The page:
eventually, we will have to migrate away from Darcs, I’m afraid. If
only that nobody can use his ignorance of darcs as an
excuse to do work
here :-). I’m sure some of you will be happy to hear that.
But this opens a new can of worms: What is the best git-based packaging
approach for us?
I would argue that we have uncommon needs. Most of our packages are
very simple (and can be made even simpler with the help of cabal
-debian/debdry), but often changes affect multiple packages (bumping of
haskell-devscripts dependency) and may only make sense together
(upgrading of dependency chains). So we should discuss what that means
for us. In particular, I wonder if we find a scheme where all
development happens in one git repository.
Also, there is the question of what should be in a packaging git
repository. I am a firm believer that the upstream code should _not_ be
tracked in a packaging repository, on the grounds that we create and
maintain the debian/ directory, and the debian directory only: The
debian/changelog file and the debian/patches/ directory are
sufficient to produce the source package.
So I currently see three sensible variants:
A. One repo per package, debian/ files in repo root.
This is basically the status quo, simply converted to git.
B. One repo per package, debian directory in repo.
A small variation. This has the advantage that you can run
$ git clone ..../haskell-foo.git
$ cd haskell-foo
and have a standard debian source directory, ready to run debuild or
quilt or whatever. A .gitignore file can be crafted that makes sure
that everything but "debian/" is ignored. Note that debcheckout
supports this as well.
C. One big repo, haskell-foo’s debian/ files in haskell-foo/debian/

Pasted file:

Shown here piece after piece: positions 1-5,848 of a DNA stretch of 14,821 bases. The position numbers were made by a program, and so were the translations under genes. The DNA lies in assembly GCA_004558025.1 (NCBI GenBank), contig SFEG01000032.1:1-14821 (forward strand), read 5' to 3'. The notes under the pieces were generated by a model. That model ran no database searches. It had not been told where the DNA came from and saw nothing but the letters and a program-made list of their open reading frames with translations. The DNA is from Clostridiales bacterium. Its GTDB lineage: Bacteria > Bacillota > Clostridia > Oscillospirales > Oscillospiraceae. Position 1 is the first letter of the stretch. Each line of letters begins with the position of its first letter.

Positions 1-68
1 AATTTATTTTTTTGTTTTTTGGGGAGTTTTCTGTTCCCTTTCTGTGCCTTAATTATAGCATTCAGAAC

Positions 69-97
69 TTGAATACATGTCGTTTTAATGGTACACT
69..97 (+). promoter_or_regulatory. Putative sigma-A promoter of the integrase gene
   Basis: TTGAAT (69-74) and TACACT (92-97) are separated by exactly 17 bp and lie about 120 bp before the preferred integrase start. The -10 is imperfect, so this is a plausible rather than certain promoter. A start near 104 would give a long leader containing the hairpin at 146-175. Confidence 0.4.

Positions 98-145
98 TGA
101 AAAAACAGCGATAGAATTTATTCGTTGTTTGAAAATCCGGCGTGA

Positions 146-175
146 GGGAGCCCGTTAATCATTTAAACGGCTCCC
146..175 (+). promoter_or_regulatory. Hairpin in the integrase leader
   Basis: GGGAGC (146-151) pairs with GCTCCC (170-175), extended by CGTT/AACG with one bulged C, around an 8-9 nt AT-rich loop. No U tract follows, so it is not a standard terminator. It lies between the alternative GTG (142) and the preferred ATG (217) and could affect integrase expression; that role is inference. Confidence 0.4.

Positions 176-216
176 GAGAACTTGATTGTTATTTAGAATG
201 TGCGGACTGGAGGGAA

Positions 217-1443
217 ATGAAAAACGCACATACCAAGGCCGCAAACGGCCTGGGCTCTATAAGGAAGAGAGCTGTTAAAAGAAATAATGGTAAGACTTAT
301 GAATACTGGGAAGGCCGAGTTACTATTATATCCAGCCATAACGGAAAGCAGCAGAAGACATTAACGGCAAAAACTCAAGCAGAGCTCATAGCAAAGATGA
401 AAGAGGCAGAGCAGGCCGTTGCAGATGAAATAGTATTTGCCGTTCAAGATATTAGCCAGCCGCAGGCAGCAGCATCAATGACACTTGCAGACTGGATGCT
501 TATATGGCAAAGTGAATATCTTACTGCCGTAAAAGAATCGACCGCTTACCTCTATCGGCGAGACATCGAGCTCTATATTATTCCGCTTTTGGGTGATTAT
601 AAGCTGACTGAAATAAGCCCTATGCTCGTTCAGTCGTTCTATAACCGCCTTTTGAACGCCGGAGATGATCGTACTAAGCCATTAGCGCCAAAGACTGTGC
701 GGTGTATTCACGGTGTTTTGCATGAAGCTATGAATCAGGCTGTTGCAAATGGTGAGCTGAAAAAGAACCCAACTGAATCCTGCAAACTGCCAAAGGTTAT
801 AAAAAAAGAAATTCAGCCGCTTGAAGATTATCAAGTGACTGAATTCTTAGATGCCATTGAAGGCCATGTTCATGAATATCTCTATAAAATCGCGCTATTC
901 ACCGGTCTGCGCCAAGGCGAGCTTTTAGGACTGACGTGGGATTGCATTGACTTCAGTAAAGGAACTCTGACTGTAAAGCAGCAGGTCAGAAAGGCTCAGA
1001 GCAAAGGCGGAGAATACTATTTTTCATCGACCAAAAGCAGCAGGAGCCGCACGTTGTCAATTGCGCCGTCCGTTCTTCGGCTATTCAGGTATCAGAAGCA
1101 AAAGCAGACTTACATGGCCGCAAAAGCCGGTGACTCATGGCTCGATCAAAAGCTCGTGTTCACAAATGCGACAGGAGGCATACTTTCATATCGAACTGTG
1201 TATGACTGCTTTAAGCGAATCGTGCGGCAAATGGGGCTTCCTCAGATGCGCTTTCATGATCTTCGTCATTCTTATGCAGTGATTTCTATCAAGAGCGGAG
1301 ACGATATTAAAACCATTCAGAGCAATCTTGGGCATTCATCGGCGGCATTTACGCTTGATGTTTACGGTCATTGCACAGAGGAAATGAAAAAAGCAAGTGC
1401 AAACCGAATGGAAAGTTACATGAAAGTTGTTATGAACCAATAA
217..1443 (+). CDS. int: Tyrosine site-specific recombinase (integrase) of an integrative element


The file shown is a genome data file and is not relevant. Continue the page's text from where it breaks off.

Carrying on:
Having one repo has various advantages:
* Most importantly, there is one commit per logical change, even
if it affects multiple packages.
* This also reduces noise on the commit mailing list.
* It is immediately clear which packages we have packaged.
* No need to annoyingly create remote repositories when you
package something new.
* In order to compare the repo state with the package plan, only
one repository has to be looked at, not 700.
* It becomes easier to enforce certain things with git hooks, as
they do not have to be set up for every repository.
* Git hooks (and maybe jenkins jobs) have a global view of the
But there are also disadvantages:
* Slightly unusual, so needs explanation.
* It is not possible to check out just
one package. But maybe
that is a good thing, for such a tightly coupled package set.
* Some tools might need to be extended to support that well. For
example debcheckout would need to support a "subdirectory"
parameter in the url specified in Vcs-Git, similar to the
* Tags needs to be qualified by the package name ("haskell
-foo/1.0-1" instead of "1.0-1"). This would need support in
debcommit, similar to how gbp supports --git-debian-tag which
can be set to "%(pkg)/%(version)".
I’d prefer C over B over A. How about you?
Joachim "nomeata" Breitner
Debian Developer email@example.com
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